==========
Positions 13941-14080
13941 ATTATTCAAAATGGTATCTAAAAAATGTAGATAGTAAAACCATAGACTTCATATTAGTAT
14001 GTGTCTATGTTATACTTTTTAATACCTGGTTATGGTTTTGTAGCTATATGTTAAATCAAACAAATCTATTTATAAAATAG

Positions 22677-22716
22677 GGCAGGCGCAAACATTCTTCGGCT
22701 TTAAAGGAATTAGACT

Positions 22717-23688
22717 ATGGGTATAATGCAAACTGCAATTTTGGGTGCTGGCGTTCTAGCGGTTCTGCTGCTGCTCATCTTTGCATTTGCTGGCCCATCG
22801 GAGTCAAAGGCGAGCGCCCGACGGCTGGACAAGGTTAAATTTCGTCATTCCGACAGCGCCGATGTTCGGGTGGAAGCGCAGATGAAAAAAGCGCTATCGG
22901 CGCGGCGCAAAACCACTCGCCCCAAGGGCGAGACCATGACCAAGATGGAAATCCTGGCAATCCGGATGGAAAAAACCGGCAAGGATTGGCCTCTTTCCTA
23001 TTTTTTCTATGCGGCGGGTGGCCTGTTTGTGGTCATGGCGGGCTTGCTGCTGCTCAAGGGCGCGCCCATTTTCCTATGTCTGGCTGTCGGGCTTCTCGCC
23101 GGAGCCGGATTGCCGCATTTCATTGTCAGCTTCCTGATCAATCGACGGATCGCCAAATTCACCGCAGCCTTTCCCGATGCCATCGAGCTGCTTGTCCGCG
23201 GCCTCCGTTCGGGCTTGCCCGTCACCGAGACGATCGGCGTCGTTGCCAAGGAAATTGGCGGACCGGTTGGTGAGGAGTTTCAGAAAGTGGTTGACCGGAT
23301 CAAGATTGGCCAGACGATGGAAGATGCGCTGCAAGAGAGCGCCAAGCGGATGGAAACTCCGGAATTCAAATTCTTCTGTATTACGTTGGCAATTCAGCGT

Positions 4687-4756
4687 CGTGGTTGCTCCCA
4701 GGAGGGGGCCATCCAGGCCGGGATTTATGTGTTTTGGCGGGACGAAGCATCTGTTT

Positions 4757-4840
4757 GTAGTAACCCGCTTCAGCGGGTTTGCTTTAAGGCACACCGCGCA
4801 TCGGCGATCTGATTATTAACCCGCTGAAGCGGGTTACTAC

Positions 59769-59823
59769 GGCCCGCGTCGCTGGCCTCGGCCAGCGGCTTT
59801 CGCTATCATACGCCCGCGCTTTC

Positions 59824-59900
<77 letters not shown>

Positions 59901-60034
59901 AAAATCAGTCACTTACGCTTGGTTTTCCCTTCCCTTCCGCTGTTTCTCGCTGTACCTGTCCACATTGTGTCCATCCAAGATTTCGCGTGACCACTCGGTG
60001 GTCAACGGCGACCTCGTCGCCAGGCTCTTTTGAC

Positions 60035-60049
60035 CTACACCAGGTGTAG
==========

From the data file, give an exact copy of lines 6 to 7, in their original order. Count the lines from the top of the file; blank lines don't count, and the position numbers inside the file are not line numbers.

22701 TTAAAGGAATTAGACT

Positions 22717-23688